A California jury agreed that the company’s baby powder was a “substantial contributing factor” to her mesothelioma
A woman who says that asbestos in Johnson & Johnson products caused her incurable cancer was awarded $29 million by a California jury on Wednesday.
The California Superior Court in Oakland agreed that the company’s baby powder was a “substantial contributing factor” to her mesothelioma, a rare and aggressive cancer caused by the inhalation of asbestos.
The woman, Terry Leavitt, told the jury that she used the baby powder and another, now discontinued product with talc, Shower to Shower, throughout the 60s and 70s, according to Reuters. She was diagnosed with mesothelioma in 2017. After nine weeks of testimony from Leavitt and other medical experts, the jury sided with her.
This lawsuit is one of over 13,000 that Johnson & Johnson is currently facing over its talc baby powder. There are more than a dozen cases scheduled for 2019 alone.
The company said in a statement, shared with PEOPLE, that they plan to appeal the ruling.
“We will pursue an appeal because Johnson’s Baby Powder does not contain asbestos or cause cancer. We respect the legal process and reiterate that jury verdicts are not medical, scientific or regulatory conclusions about a product. Decades of tests by independent, non-litigation driven experts and institutions repeatedly confirm that Johnson’s Baby Powder does not contain asbestos or cause cancer. We believe these issues will warrant a reversal on appeal.”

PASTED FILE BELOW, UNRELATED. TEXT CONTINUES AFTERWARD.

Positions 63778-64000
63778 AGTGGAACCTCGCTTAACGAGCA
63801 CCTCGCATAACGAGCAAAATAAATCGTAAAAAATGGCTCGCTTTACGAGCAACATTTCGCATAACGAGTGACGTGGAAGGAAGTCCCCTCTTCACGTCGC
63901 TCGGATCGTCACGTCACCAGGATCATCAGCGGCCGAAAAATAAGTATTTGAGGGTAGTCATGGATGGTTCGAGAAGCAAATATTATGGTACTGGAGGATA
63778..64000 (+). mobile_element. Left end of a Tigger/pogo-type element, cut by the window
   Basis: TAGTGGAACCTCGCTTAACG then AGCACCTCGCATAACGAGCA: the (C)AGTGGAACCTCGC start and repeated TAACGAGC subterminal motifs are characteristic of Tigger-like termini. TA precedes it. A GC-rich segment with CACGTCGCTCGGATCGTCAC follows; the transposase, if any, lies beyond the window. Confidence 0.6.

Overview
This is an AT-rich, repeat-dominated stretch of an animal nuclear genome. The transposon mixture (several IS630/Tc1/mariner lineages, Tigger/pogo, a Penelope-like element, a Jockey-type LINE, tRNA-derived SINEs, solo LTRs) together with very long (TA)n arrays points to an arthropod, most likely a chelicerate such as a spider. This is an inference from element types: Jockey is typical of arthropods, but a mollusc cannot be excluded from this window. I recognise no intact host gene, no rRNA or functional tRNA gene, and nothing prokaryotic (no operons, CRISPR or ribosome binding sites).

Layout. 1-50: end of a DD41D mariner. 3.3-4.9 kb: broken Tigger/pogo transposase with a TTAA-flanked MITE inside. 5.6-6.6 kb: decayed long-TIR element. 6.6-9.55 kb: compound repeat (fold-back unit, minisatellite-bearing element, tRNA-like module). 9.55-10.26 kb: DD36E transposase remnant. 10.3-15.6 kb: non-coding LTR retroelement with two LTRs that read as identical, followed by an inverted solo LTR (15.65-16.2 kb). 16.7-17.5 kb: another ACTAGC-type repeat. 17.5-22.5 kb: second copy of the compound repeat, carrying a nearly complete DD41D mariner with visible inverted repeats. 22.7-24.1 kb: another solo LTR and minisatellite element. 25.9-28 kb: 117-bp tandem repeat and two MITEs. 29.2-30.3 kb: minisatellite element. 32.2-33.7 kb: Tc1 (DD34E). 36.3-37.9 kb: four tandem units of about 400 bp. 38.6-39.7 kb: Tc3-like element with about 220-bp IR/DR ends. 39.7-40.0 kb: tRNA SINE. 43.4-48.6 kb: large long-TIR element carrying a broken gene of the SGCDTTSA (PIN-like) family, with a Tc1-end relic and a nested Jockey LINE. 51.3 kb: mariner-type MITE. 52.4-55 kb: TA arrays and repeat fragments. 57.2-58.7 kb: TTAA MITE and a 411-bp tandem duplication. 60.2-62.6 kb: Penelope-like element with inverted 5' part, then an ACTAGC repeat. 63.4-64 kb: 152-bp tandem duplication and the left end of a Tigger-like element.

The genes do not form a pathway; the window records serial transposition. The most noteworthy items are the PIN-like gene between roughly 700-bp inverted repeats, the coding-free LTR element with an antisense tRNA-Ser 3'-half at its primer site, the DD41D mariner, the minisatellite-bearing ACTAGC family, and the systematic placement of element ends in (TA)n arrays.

Leavitt’s lawyer said that the jury’s decision was further proof that the powder is unsafe.
“Yet another jury has rejected J&J’s misleading claims that its talc was free of asbestos,” said Moshe Maimon, a lawyer for Leavitt, in a statement on Wednesday. “The internal J&J documents that the jury saw, once more laid bare the shocking truth of decades of cover-up, deception and concealment by J&J.”
Reuters examined decades of internal company and court documents, and determined that Johnson & Johnson had been aware from 1971 to the early 2000s that its product occasionally contained small amounts of asbestos, but never shared that information outside of the company.
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A Mount Sinai researcher wrote in a company letter in 1971 that he had detected a “relatively small” amount of asbestos in the baby powder. And in 1973, when the FDA considered a rule that required all cosmetics to contain no more than .01 percent asbestos, a scientist wrote in an internal note, “we may have problems,” the report alleged.
However, the Reuters report said that most testing found that there was no presence of asbestos in the company’s products.
Johnson & Johnson vehemently denied these allegations and told PEOPLE that the report was “an absurd conspiracy theory.” They said their baby powder “is safe and asbestos-free.”
“Studies of more than 100,000 men and women show that talc does not cause cancer or asbestos-related disease. Thousands of independent tests by regulators and the world’s leading labs prove our baby powder has never contained asbestos,” the statement said.
The cases against Johnson & Johnson over alleged asbestos traces have been divided so far — three cases went to the plaintiffs, three to the company and five ended with a split jury.